In 1927, young Army Air Corps reservist Charles Lindbergh was catapulted to international fame when he won the $25,000 Orteig prize for the first solo New York to Paris flight. Months later, he published a book on his life, exploits, and his views on aviation. Today we feature one of two authors copies that were signed by Lindbergh himself, one which was presented to his friend and benefactor, Harry Guggenheim. Although not a Navy pilot, Lindbergh nevertheless had a tremendous impact on both naval aviation and the U.S. space program.
What direction do we need to go for our next maritime strategy? Using the recent article, Control of the Seas, as our starting point, our guest for the full hour will be Seth Cropsey, Senior Fellow and director of Hudson Institute’s Center for American Seapower.
He served in government at the Defense Department as Assistant to the SECDEF Caspar Weinberger and then as Deputy Undersecretary of the Navy in the Reagan and Bush administrations, where he was responsible for the Navy’s position on efforts to reorganize DoD, development of the maritime strategy, the Navy’s academic institutions, naval special operations, and burden-sharing with NATO allies. In the Bush administration, Cropsey moved to OSD to become acting assistant secretary, and then principal deputy assistant SECDEF for Special Operations and Low-Intensity Conflict.
U.S. Navy photo by OSSN Andrew L. Clark
During the period that preceded the collapse of the USSR—from 1982 to 1984—Cropsey directed the editorial policy of the Voice of America on the Solidarity movement in Poland, Soviet treatment of dissidents, and other issues. Returning to public diplomacy in 2002 as director of the US government’s International Broadcasting Bureau, Cropsey supervised the agency as successful efforts were undertaken to increase radio and television broadcasting to the Muslim world.
Cropsey’s work in the private sector includes reporting for Fortune magazine and as a visiting fellow at the American Enterprise Institute, and as director of the Heritage Foundation’s Asia Studies Center from 1991-94.
His articles have been published in the Wall Street Journal, The Weekly Standard, Foreign Affairs, Commentary magazine, RealClear World, and others.
Join us live or pick up the show later by clicking here.
Innovation is about more than just coming up with new ideas. It is about personal interactions and developing relationships between people and organizations who have a desire to improve warfighter capabilities. Forward thinking organizations cannot exist in a vacuum but must learn from each other in both substance and style.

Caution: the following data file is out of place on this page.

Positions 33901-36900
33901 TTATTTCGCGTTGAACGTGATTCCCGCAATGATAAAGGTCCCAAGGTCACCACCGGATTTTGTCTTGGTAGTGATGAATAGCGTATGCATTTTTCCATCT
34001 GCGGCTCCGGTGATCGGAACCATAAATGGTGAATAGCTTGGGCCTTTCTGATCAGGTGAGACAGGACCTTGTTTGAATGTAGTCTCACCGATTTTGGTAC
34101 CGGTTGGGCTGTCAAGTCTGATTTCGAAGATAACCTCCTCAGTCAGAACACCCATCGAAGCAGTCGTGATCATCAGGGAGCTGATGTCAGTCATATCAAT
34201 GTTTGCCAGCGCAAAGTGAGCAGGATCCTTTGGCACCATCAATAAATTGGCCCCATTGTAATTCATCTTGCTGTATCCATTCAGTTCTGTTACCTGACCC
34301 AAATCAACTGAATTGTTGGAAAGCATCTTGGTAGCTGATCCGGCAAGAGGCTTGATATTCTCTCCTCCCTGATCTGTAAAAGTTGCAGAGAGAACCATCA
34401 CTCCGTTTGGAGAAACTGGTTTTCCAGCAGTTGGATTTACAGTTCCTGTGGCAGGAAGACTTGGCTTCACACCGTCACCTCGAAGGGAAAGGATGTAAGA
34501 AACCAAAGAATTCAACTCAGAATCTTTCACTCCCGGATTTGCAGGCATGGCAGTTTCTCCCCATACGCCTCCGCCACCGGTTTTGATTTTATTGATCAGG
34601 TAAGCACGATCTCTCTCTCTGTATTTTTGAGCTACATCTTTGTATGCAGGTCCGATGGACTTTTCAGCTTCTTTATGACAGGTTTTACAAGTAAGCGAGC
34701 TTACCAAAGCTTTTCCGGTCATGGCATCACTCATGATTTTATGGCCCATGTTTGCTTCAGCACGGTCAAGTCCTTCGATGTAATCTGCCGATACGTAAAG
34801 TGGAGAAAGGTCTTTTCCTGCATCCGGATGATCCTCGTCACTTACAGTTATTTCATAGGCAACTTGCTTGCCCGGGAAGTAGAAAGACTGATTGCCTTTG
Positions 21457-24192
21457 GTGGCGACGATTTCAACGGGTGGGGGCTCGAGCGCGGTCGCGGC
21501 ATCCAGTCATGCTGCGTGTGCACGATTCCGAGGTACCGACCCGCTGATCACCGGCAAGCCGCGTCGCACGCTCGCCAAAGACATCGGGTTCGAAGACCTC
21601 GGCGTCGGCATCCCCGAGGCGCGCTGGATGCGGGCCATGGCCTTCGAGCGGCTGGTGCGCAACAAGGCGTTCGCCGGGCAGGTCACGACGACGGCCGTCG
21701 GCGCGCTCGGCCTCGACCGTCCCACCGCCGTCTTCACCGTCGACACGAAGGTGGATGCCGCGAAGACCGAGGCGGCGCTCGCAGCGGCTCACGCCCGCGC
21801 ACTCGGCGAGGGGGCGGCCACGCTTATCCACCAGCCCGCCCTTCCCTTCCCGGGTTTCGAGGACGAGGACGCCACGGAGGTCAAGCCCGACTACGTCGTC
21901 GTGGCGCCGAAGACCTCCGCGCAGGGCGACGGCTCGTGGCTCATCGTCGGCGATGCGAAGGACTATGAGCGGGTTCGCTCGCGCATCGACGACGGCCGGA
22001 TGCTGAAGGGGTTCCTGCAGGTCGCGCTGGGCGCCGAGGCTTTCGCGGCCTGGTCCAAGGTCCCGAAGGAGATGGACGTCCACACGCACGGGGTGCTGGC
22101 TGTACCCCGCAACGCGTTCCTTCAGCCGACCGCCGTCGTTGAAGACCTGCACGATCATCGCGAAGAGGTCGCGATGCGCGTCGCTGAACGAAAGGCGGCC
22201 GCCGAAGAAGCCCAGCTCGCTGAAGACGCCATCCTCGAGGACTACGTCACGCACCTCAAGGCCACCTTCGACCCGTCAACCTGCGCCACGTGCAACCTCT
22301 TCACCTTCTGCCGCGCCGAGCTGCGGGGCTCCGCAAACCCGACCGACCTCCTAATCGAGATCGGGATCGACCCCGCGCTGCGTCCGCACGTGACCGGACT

Last week, the CNO’s Rapid Innovation Cell (CRIC) traveled to San Diego, and met various some groups of disruptive thinkers and doers in the area. They visited a number of different innovative organizations and met men and women who had the courage to think and act differently from the status quo. These included a Grassroots science and technology (S&T) organization of young scientists and engineers at SPAWAR Systems Center, Pacific (SSC PAC) and an innovation forum organized by the sailors of the USS BENFOLD known as the Athena Project. In each of these organizations the CRIC saw individuals who had a vision and the courage to act on it, able to effect a positive and beneficial change to whatever field they were working in.
SSC PAC is the premier organization for developing naval command, control, communications, computers, intelligence, surveillance, and reconnaissance (C4ISR) technologies. They have some of the best minds in the country advancing this field, but they are often not directly aware of warfighter needs. Along the same lines, warfighters are not technologists. They do not necessarily know what is within the realm of the possible from a scientific standpoint, and so might not fully understand what they can ask for. Under the leadership of Dr. Josh Kvavle, SSC PAC’s recently created Grassroots S&T group is working to bridge this technologist-to-warfighter gap and bring solutions to the Fleet faster.
The CRIC was also able to showcase a project led by LT Josh Steinman at the AFCEA West Conference. LT Steinman is working with Google to develop shipboard applications for Google Glass, and leverage its ease and portability to allow sailors easy access to information while performing tasks onboard ship. ADM Harris, Commander Pacific Fleet, utilized the Google Glass owned by the CRIC and SSCPAC as a prompter during his keynote address at AFCEA West. He demonstrated the ease of use and its wide range of applicability, and addressed the need for the Navy to develop and incorporate new technologies and ideas.
Another event the CRIC attended was the Athena Project. The Athena Project is an ongoing innovation forum started by the officers and sailors of the USS BENFOLD aimed at providing junior leaders on the ship the opportunity to present ideas and solutions to problems they are passionate about. The goal is to provide a venue where anyone, regardless of rank or position, can present their idea and be given serious consideration by an engaged audience. A set number of presenters are each given five minutes to present their idea to the audience, followed by a five minute question and answer period. At the end of each presentation, the audience votes on the idea, judging its quality, actionability, and presentation.